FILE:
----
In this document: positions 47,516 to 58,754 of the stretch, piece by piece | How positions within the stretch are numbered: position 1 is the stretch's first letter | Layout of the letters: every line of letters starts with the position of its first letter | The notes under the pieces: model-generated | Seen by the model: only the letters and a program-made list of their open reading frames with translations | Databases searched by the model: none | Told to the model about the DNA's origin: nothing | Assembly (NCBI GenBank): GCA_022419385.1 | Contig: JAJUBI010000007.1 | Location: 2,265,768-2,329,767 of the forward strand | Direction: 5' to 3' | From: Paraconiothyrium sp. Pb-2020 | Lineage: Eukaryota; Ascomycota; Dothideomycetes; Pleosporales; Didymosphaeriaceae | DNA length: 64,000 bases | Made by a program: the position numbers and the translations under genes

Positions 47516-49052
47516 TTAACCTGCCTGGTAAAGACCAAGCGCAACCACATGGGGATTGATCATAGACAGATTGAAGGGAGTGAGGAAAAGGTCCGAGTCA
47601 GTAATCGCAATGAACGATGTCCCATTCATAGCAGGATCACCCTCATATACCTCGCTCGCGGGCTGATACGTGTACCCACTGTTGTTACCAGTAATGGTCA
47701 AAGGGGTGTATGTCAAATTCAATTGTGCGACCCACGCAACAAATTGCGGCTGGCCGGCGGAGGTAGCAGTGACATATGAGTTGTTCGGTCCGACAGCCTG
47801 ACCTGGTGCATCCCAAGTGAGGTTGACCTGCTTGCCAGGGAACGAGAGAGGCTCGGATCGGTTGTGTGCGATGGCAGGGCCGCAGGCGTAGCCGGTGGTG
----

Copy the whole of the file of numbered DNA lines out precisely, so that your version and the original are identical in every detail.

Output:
In this document: positions 47,516 to 58,754 of the stretch, piece by piece | How positions within the stretch are numbered: position 1 is the stretch's first letter | Layout of the letters: every line of letters starts with the position of its first letter | The notes under the pieces: model-generated | Seen by the model: only the letters and a program-made list of their open reading frames with translations | Databases searched by the model: none | Told to the model about the DNA's origin: nothing | Assembly (NCBI GenBank): GCA_022419385.1 | Contig: JAJUBI010000007.1 | Location: 2,265,768-2,329,767 of the forward strand | Direction: 5' to 3' | From: Paraconiothyrium sp. Pb-2020 | Lineage: Eukaryota; Ascomycota; Dothideomycetes; Pleosporales; Didymosphaeriaceae | DNA length: 64,000 bases | Made by a program: the position numbers and the translations under genes

Positions 47516-49052
47516 TTAACCTGCCTGGTAAAGACCAAGCGCAACCACATGGGGATTGATCATAGACAGATTGAAGGGAGTGAGGAAAAGGTCCGAGTCA
47601 GTAATCGCAATGAACGATGTCCCATTCATAGCAGGATCACCCTCATATACCTCGCTCGCGGGCTGATACGTGTACCCACTGTTGTTACCAGTAATGGTCA
47701 AAGGGGTGTATGTCAAATTCAATTGTGCGACCCACGCAACAAATTGCGGCTGGCCGGCGGAGGTAGCAGTGACATATGAGTTGTTCGGTCCGACAGCCTG
47801 ACCTGGTGCATCCCAAGTGAGGTTGACCTGCTTGCCAGGGAACGAGAGAGGCTCGGATCGGTTGTGTGCGATGGCAGGGCCGCAGGCGTAGCCGGTGGTG